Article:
In an effort to seem neutral, unbiased and comfortably afloat above the messy rubble of everyday life, you, our professional journalists and media commentators, often act as if the deceptions, deceits and hypocritical poses of the politicians you cover are content-less strategic or tactical moves in a game without consequences. You like to think it’s chess, but that really overstates the difficulties of politics. Politics is more like dodgeball played with rocks. There’s only a couple of possible moves at any given time. Duck or throw. It doesn’t take genius to succeed. In fact, smarts can get in the way. It’s better to possess a certain unthinking brutalism, a brutalism you ought to condemn. Instead, you are too often mesmerized by it.

It’s now clear that John McCain and Sarah Palin plan to run a deeply divisive, angry, racist, know-nothing campaign. They will provoke prejudice and burning resentment among voters. The tone of their just-completed convention was that of a red-eyed lynch mob impatient with the democratic rule of law. They want to deliver justice unto their enemies with their bare hands.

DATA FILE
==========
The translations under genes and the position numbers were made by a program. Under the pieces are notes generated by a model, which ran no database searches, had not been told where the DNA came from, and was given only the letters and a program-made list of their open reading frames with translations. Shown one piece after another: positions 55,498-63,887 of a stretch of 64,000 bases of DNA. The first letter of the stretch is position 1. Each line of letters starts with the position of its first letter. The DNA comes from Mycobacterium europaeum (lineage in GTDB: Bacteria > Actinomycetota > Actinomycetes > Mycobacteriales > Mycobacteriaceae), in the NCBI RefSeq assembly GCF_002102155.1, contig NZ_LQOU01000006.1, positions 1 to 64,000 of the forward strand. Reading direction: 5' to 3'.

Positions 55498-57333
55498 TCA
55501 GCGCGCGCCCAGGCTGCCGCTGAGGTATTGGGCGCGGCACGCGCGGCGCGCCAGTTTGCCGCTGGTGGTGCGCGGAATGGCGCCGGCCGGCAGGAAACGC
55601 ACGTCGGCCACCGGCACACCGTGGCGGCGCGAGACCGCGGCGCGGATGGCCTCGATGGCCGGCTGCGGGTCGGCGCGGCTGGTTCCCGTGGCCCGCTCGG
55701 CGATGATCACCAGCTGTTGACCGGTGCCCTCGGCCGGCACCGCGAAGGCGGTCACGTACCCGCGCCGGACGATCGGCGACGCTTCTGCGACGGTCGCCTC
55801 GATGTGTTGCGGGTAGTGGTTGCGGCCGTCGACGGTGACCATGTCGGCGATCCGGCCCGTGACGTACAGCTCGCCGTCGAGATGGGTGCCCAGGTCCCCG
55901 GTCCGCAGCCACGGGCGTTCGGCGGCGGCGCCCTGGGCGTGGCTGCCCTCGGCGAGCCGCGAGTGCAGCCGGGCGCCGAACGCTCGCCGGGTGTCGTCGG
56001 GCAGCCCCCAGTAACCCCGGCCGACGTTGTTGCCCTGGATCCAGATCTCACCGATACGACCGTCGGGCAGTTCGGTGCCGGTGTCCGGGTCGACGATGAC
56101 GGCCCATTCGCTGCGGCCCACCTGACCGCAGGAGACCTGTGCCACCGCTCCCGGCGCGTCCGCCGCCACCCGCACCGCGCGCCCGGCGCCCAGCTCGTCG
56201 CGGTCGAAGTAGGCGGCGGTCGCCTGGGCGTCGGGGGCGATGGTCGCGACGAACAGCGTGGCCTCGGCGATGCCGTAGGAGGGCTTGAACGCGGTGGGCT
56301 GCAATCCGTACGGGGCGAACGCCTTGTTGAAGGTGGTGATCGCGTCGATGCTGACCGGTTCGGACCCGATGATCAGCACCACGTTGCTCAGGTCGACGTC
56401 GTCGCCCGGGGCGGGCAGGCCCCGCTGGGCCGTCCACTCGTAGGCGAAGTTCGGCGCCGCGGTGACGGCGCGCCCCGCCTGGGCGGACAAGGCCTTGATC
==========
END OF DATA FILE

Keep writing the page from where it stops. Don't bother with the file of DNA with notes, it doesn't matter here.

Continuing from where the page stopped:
I don’t need to go on. Those of you in the press, those of you whose opinions are heard by Americans every day, you know in your hearts that this is the course the McCain campaign has chosen. And you know how dangerous it is for the future of our country. I beg you, please don’t disguise your coverage of this hateful return to thuggish politics with feigned neutrality and the misleading presumption that all tactics are legitimate, that Americans have the freedom to reject brutalizing, anti-democratic politics if they want to. The point of the brutalism is to intimidate and reduce the possibility of dissent. It is what bullies do. Like the idiot police who gassed lawyers, journalists and activists in the streets of St. Paul. Oh, you missed that, didn’t you?

Your always-above-it-all approach hides the truth and magnifies the dangers. If your conscience is unmoved, how about your vanity? Because it is a certain fact that if democracy survives and we still have honest historians in the future, history will look back at this era much like we look back upon the Civil War. You will be judged by history, and your descendants will be either proud or embarrassed by what you do. This is not a game. In fact, your only real responsibility is to recognize and report the implications of that fact.

Glenn W. Smith

Glenn W. Smith